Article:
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Monday, May 23, 2016

Court of Appeals Holds That There Is No Exception to Physician Patient Privilege for Abuse Admitted to Psychiatrist Even If a Patient Is Cognizant of Psychiatrist's Reporting Obligations under Child Protection Statutes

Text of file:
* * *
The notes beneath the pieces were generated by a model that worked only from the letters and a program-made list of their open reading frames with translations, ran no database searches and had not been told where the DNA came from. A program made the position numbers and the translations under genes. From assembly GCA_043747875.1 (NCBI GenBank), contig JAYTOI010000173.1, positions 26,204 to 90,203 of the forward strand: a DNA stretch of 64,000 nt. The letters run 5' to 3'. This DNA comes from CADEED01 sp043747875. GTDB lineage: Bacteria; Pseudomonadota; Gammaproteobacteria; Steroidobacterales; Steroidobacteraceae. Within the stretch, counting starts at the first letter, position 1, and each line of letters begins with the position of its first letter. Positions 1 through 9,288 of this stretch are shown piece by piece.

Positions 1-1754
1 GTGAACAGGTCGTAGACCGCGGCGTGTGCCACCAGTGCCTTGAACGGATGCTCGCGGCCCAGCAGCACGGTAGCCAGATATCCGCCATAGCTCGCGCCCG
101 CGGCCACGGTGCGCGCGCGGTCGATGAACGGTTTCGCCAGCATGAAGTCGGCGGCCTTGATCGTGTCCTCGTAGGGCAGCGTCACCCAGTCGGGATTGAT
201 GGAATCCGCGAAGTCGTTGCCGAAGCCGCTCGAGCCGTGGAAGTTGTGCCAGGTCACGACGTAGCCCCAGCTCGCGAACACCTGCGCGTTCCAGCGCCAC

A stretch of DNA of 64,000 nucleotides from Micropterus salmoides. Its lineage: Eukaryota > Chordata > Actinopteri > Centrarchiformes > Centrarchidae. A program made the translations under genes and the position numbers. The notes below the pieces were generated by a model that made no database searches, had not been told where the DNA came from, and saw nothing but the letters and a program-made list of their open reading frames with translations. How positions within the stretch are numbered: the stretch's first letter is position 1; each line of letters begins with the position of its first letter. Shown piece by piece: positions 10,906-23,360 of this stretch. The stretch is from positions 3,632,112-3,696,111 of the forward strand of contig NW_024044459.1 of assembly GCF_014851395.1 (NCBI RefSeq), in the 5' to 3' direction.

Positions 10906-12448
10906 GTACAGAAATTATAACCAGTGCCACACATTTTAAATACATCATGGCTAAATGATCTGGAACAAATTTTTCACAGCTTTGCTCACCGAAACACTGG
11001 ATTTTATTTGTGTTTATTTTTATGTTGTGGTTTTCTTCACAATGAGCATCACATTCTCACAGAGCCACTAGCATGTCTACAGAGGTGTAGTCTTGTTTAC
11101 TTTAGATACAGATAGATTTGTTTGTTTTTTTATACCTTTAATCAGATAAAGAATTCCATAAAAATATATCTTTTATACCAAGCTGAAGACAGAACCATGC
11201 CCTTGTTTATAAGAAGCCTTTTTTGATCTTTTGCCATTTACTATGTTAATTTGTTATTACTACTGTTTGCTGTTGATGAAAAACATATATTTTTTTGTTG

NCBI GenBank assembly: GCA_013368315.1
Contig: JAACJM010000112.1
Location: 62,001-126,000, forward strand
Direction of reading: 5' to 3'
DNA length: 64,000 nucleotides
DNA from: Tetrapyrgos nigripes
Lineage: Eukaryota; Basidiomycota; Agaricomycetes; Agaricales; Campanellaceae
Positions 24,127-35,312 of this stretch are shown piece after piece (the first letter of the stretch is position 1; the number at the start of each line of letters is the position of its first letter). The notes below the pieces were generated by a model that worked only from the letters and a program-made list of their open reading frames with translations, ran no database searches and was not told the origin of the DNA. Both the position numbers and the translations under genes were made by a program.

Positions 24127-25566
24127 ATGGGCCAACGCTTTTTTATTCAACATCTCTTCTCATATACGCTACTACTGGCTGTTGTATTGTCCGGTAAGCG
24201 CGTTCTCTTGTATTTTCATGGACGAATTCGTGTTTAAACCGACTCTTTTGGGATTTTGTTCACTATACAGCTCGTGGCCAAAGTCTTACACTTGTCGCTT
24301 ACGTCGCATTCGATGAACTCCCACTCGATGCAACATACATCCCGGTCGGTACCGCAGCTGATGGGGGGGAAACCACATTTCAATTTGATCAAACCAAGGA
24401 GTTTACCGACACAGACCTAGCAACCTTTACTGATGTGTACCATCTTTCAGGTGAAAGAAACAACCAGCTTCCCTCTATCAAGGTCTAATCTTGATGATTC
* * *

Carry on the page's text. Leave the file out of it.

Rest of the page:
In People v. David Rivera, No. 20, NYLJ 1202725546913, at *1 (Ct. of App., Decided May 5, 2015) defendant, while seeking treatment from a psychiatrist, admitted to sexually abusing an 11year old relative. The psychiatrist notified the Administration for Children's Services (ACS) of defendant's admission. Following an in camera review of the records, Supreme Court held that the admissions defendant made to his psychiatrist were privileged because they were made in the course of diagnosis and treatment of his condition. However, the court, while refusing to allow "the full extent of defendant's admissions" to be used, held that, because the psychiatrist had disclosed the reported abuse to ACS, the fact that defendant had admitted to the abuse was admissible .The Court of Appeals held that the trial court's ruling ran afoul of the physician patient privilege (see CPLR 4504 [a]). It rejected the People’s claim that, because defendant's admission related to the sexual abuse of a child, it was not privileged since defendant had no reason to believe that it would remain confidential. The Court of Appeals held that regardless of whether a physician is required or permitted by law to report instances of abuse or threatened future harm to authorities, which may involve the disclosure of confidential information, it does not follow that such disclosure necessarily constitutes an abrogation of the evidentiary privilege a criminal defendant enjoys under CPLR 4504 (a).

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